70 of 71 people found the following review helpful
One highly enjoyable and extremely adult fairy tale.,
This review is from: The Book of Lost Things: A Novel (Hardcover)In this first departure from mystery novels (discounting of course his excellent collection of deep and dark stories from a previous book titled Nocturnes) John Connolly manages to meld illogical with logical and to remind us all that what may seem real is just another side of a coin conveniently labeled nightmare and fantasy.
This tale builds slowly (as it should and during the brief passage of the first five chapters) through the eyes of a twelve year old boy named David. But the tale soon picks up speed on the doorstep of Chapter six. And then... watch out!
The source for most of the tales encountered by David, during his journey through an alternate but un-named land, is the Brother's Grimm. And the structure itself lends closely to Lewis Carroll's tales of Alice's adventure in Wonderland and her journey Through the Looking Glass. But we cannot omit L. Frank Baum from this porridge of evil but sublime. His imprint is there and presiding with more than a tip of the hat to Dorothy and her journey to Oz and to the `Magnificent Wizard' (and a reminder of at least a couple of her companions, along the way through that journey).
But don't think I'm going to say this tale is a `copy' of any of the above! The story is wholly original in the telling... and then some.
It should be said (and already has been) that this rendering is not for children. And it is not for the faint of heart. If anything, the story can be viewed as cautionary fairy tale melded with contemporary warning to the likes of Ed Gein and John Wayne Gacy (and Gacy especially, when `feeling' the creepy crawly `below-world' of the crooked man and some of his personal culinary delights). Both of these monsters could easily have existed in David's alternate world.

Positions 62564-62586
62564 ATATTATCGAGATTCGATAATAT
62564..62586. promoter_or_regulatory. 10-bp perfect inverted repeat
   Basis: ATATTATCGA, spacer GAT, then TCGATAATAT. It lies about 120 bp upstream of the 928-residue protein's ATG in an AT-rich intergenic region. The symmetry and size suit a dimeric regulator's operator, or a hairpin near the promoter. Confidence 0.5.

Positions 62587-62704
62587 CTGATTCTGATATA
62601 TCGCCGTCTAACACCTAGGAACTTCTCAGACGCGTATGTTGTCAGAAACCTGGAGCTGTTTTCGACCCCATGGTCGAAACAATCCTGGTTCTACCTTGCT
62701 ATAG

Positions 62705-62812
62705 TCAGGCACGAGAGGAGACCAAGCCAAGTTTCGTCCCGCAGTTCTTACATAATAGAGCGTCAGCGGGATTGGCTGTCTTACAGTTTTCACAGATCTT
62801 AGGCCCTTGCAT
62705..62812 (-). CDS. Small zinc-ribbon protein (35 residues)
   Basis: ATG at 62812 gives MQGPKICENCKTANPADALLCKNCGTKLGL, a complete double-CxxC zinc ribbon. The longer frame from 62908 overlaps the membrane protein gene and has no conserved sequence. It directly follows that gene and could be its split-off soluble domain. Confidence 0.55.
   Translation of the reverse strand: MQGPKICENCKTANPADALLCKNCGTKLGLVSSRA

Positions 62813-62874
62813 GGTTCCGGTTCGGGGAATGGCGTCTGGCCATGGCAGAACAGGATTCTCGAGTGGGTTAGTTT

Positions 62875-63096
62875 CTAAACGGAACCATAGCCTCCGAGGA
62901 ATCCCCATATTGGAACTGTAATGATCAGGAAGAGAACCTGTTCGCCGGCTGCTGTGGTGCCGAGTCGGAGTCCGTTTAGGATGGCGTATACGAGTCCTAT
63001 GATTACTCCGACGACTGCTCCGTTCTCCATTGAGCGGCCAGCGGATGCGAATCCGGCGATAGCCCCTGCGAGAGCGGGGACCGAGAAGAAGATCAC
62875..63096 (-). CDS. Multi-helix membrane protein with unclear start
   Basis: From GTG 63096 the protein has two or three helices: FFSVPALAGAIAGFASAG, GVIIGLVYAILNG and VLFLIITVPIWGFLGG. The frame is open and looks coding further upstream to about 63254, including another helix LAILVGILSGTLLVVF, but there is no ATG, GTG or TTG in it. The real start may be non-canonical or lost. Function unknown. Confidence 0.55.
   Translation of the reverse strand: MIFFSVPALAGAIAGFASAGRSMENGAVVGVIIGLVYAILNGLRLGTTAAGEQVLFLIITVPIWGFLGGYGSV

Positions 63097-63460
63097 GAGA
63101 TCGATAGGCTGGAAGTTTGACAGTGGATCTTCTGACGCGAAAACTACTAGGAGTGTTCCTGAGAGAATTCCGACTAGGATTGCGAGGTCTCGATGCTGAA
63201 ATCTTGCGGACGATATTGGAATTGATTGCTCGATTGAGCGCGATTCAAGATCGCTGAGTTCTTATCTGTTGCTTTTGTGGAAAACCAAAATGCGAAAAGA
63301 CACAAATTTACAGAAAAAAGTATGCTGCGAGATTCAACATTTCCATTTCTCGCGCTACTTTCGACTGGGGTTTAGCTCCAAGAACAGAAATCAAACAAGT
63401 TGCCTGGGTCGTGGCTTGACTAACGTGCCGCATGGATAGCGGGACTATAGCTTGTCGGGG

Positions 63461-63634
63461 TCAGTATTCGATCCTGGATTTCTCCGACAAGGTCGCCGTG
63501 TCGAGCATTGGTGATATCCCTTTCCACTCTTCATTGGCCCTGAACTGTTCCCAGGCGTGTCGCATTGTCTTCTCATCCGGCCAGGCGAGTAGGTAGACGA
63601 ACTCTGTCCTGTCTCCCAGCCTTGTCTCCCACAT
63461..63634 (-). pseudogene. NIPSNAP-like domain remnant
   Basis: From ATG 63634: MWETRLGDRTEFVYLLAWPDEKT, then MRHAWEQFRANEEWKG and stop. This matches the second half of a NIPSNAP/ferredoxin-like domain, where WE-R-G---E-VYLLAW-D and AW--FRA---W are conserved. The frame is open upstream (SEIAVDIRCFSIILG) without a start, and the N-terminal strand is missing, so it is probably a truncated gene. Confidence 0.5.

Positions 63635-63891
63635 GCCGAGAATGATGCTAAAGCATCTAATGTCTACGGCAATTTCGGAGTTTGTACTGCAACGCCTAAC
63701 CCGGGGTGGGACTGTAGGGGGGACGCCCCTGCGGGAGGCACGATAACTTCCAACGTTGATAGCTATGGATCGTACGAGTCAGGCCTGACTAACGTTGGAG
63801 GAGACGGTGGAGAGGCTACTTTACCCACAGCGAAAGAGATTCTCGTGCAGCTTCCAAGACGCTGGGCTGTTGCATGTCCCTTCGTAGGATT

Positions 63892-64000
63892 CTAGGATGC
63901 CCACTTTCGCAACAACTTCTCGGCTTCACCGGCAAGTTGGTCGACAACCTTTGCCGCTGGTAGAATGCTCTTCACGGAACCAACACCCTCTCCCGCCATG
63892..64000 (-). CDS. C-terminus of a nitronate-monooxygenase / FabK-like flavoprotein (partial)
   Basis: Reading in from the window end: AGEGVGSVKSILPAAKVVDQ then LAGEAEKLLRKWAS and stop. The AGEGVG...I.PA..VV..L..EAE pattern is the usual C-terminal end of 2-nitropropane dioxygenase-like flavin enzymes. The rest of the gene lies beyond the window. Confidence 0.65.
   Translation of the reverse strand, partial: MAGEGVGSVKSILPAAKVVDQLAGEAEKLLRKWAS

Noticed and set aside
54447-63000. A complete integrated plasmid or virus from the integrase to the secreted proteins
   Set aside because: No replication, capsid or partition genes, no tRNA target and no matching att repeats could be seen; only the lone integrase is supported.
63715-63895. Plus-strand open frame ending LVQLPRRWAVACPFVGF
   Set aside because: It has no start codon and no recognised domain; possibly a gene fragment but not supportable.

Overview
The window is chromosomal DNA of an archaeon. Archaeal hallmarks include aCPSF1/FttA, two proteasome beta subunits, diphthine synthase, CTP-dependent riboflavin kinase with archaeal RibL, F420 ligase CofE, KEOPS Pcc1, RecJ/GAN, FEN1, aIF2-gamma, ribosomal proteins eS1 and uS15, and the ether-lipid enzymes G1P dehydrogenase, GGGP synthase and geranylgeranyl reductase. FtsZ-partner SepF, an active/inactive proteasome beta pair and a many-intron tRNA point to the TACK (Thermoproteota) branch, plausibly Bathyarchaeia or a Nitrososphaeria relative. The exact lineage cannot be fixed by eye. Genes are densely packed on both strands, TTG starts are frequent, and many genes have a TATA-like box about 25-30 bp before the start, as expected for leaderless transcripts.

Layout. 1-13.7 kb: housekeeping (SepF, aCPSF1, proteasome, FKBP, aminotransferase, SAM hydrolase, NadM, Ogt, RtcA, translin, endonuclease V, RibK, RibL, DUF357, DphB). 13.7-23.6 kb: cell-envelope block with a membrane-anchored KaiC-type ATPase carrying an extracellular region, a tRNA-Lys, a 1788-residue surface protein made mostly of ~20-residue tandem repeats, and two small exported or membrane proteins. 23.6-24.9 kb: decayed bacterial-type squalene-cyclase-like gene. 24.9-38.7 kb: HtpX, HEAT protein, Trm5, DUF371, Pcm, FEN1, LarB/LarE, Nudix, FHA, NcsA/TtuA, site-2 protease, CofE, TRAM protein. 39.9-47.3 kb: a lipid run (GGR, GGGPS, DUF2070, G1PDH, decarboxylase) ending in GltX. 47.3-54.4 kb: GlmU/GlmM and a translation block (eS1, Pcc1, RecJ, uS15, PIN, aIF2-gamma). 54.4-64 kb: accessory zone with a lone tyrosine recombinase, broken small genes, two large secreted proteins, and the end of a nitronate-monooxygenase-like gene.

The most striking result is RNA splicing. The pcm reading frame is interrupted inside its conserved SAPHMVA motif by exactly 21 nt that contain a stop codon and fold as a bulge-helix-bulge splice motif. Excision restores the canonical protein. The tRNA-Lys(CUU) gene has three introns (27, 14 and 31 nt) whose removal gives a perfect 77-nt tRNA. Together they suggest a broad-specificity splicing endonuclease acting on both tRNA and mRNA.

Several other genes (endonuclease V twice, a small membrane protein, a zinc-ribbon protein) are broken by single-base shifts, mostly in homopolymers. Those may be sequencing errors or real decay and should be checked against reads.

And wasn't that, after all is said and done, the original warning of the Brother's Grimm?
Beware of that which seems innocent and pure because... it may be not!
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Showing 1-3 of 3 posts in this discussion
Initial post: Nov 23, 2012 11:29:14 AM PST
E. Nuguid says:
I definitely agree with you. I read this back when I was 17 (2008) and I almost wept when I got to the part with David being reunited with Rose.
In reply to an earlier post on May 29, 2013 7:52:34 PM PDT
Last edited by the author on May 29, 2013 7:53:15 PM PDT
E. Easterling says:
Hey E Nug -- How about a warning before posting a spoiler, buttmunch?
In reply to an earlier post on Nov 25, 2013 5:38:50 PM PST
I wish John would write more novels like this one. They are few and far between. Also, spoliers aren't necessary for a book this old. If you haven't read it yet, oh well. BTW, Darth Vader is Luke's father. ;-)
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